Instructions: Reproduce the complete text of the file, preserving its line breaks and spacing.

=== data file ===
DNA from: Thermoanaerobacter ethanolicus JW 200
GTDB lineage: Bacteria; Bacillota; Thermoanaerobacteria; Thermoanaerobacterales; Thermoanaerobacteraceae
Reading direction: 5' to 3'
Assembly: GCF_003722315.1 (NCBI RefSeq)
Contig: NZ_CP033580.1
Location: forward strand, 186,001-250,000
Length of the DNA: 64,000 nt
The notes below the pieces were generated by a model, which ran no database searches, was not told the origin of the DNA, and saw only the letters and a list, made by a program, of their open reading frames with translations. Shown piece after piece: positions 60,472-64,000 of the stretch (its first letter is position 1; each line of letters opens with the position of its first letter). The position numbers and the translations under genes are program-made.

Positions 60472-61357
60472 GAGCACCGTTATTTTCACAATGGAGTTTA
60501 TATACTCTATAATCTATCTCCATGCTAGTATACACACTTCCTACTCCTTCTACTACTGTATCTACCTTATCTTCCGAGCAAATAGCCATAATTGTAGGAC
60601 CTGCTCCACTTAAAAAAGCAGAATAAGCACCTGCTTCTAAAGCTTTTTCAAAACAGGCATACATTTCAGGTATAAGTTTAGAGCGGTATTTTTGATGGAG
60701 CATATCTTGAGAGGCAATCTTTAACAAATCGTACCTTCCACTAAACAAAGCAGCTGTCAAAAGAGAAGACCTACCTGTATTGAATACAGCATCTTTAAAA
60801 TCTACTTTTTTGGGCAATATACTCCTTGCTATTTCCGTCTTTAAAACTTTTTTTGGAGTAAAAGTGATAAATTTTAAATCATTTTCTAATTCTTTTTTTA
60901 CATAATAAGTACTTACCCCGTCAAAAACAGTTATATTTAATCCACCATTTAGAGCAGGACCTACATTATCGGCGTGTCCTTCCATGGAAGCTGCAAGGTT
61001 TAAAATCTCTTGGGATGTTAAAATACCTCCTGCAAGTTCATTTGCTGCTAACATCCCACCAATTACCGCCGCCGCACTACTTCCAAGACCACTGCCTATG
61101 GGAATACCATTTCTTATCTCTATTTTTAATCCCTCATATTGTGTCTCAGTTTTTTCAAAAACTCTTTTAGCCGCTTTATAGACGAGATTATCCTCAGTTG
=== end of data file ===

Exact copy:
DNA from: Thermoanaerobacter ethanolicus JW 200
GTDB lineage: Bacteria; Bacillota; Thermoanaerobacteria; Thermoanaerobacterales; Thermoanaerobacteraceae
Reading direction: 5' to 3'
Assembly: GCF_003722315.1 (NCBI RefSeq)
Contig: NZ_CP033580.1
Location: forward strand, 186,001-250,000
Length of the DNA: 64,000 nt
The notes below the pieces were generated by a model, which ran no database searches, was not told the origin of the DNA, and saw only the letters and a list, made by a program, of their open reading frames with translations. Shown piece after piece: positions 60,472-64,000 of the stretch (its first letter is position 1; each line of letters opens with the position of its first letter). The position numbers and the translations under genes are program-made.

Positions 60472-61357
60472 GAGCACCGTTATTTTCACAATGGAGTTTA
60501 TATACTCTATAATCTATCTCCATGCTAGTATACACACTTCCTACTCCTTCTACTACTGTATCTACCTTATCTTCCGAGCAAATAGCCATAATTGTAGGAC
60601 CTGCTCCACTTAAAAAAGCAGAATAAGCACCTGCTTCTAAAGCTTTTTCAAAACAGGCATACATTTCAGGTATAAGTTTAGAGCGGTATTTTTGATGGAG
60701 CATATCTTGAGAGGCAATCTTTAACAAATCGTACCTTCCACTAAACAAAGCAGCTGTCAAAAGAGAAGACCTACCTGTATTGAATACAGCATCTTTAAAA
60801 TCTACTTTTTTGGGCAATATACTCCTTGCTATTTCCGTCTTTAAAACTTTTTTTGGAGTAAAAGTGATAAATTTTAAATCATTTTCTAATTCTTTTTTTA
60901 CATAATAAGTACTTACCCCGTCAAAAACAGTTATATTTAATCCACCATTTAGAGCAGGACCTACATTATCGGCGTGTCCTTCCATGGAAGCTGCAAGGTT
61001 TAAAATCTCTTGGGATGTTAAAATACCTCCTGCAAGTTCATTTGCTGCTAACATCCCACCAATTACCGCCGCCGCACTACTTCCAAGACCACTGCCTATG
61101 GGAATACCATTTCTTATCTCTATTTTTAATCCCTCATATTGTGTCTCAGTTTTTTCAAAAACTCTTTTAGCCGCTTTATAGACGAGATTATCCTCAGTTG